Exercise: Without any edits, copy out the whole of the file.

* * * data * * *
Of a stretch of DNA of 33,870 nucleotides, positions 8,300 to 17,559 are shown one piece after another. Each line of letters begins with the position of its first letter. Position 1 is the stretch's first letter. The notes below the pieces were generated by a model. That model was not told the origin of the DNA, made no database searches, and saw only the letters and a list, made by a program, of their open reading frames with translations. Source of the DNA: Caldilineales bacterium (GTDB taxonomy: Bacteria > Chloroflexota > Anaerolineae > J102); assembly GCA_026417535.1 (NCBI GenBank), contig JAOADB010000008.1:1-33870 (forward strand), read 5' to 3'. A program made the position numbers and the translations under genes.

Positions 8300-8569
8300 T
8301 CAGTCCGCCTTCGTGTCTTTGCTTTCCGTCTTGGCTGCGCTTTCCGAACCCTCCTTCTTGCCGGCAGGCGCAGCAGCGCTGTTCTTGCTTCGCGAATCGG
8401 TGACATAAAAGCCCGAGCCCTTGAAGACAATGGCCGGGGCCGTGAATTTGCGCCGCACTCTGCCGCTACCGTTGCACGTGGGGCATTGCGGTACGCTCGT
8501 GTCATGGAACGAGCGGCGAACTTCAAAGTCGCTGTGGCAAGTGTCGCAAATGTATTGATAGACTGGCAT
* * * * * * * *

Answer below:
Of a stretch of DNA of 33,870 nucleotides, positions 8,300 to 17,559 are shown one piece after another. Each line of letters begins with the position of its first letter. Position 1 is the stretch's first letter. The notes below the pieces were generated by a model. That model was not told the origin of the DNA, made no database searches, and saw only the letters and a list, made by a program, of their open reading frames with translations. Source of the DNA: Caldilineales bacterium (GTDB taxonomy: Bacteria > Chloroflexota > Anaerolineae > J102); assembly GCA_026417535.1 (NCBI GenBank), contig JAOADB010000008.1:1-33870 (forward strand), read 5' to 3'. A program made the position numbers and the translations under genes.

Positions 8300-8569
8300 T
8301 CAGTCCGCCTTCGTGTCTTTGCTTTCCGTCTTGGCTGCGCTTTCCGAACCCTCCTTCTTGCCGGCAGGCGCAGCAGCGCTGTTCTTGCTTCGCGAATCGG
8401 TGACATAAAAGCCCGAGCCCTTGAAGACAATGGCCGGGGCCGTGAATTTGCGCCGCACTCTGCCGCTACCGTTGCACGTGGGGCATTGCGGTACGCTCGT
8501 GTCATGGAACGAGCGGCGAACTTCAAAGTCGCTGTGGCAAGTGTCGCAAATGTATTGATAGACTGGCAT